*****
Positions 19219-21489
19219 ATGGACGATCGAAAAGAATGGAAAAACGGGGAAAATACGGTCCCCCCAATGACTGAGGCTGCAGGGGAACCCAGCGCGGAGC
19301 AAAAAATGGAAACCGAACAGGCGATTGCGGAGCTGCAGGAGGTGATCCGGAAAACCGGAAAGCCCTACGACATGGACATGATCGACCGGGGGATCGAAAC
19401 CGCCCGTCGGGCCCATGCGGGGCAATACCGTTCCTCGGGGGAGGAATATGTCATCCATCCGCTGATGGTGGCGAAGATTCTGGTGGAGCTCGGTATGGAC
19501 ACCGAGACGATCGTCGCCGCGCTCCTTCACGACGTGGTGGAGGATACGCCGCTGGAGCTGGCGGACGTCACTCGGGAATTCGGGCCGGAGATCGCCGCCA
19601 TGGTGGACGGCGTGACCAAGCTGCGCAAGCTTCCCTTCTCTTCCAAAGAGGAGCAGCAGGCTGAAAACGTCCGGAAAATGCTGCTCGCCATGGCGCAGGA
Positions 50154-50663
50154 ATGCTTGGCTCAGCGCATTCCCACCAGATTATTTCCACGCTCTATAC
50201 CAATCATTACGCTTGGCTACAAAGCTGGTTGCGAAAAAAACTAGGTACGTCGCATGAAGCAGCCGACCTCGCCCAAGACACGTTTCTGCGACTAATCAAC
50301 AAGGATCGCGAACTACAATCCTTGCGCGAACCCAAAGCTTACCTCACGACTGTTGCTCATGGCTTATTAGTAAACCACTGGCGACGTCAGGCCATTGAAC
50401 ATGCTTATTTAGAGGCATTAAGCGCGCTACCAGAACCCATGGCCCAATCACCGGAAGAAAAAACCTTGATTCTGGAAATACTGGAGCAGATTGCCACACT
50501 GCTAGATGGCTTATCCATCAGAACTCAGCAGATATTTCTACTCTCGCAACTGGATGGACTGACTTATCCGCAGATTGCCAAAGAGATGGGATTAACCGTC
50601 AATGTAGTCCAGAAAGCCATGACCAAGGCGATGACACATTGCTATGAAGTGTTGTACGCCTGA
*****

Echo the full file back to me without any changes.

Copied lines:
Positions 19219-21489
19219 ATGGACGATCGAAAAGAATGGAAAAACGGGGAAAATACGGTCCCCCCAATGACTGAGGCTGCAGGGGAACCCAGCGCGGAGC
19301 AAAAAATGGAAACCGAACAGGCGATTGCGGAGCTGCAGGAGGTGATCCGGAAAACCGGAAAGCCCTACGACATGGACATGATCGACCGGGGGATCGAAAC
19401 CGCCCGTCGGGCCCATGCGGGGCAATACCGTTCCTCGGGGGAGGAATATGTCATCCATCCGCTGATGGTGGCGAAGATTCTGGTGGAGCTCGGTATGGAC
19501 ACCGAGACGATCGTCGCCGCGCTCCTTCACGACGTGGTGGAGGATACGCCGCTGGAGCTGGCGGACGTCACTCGGGAATTCGGGCCGGAGATCGCCGCCA
19601 TGGTGGACGGCGTGACCAAGCTGCGCAAGCTTCCCTTCTCTTCCAAAGAGGAGCAGCAGGCTGAAAACGTCCGGAAAATGCTGCTCGCCATGGCGCAGGA
Positions 50154-50663
50154 ATGCTTGGCTCAGCGCATTCCCACCAGATTATTTCCACGCTCTATAC
50201 CAATCATTACGCTTGGCTACAAAGCTGGTTGCGAAAAAAACTAGGTACGTCGCATGAAGCAGCCGACCTCGCCCAAGACACGTTTCTGCGACTAATCAAC
50301 AAGGATCGCGAACTACAATCCTTGCGCGAACCCAAAGCTTACCTCACGACTGTTGCTCATGGCTTATTAGTAAACCACTGGCGACGTCAGGCCATTGAAC
50401 ATGCTTATTTAGAGGCATTAAGCGCGCTACCAGAACCCATGGCCCAATCACCGGAAGAAAAAACCTTGATTCTGGAAATACTGGAGCAGATTGCCACACT
50501 GCTAGATGGCTTATCCATCAGAACTCAGCAGATATTTCTACTCTCGCAACTGGATGGACTGACTTATCCGCAGATTGCCAAAGAGATGGGATTAACCGTC
50601 AATGTAGTCCAGAAAGCCATGACCAAGGCGATGACACATTGCTATGAAGTGTTGTACGCCTGA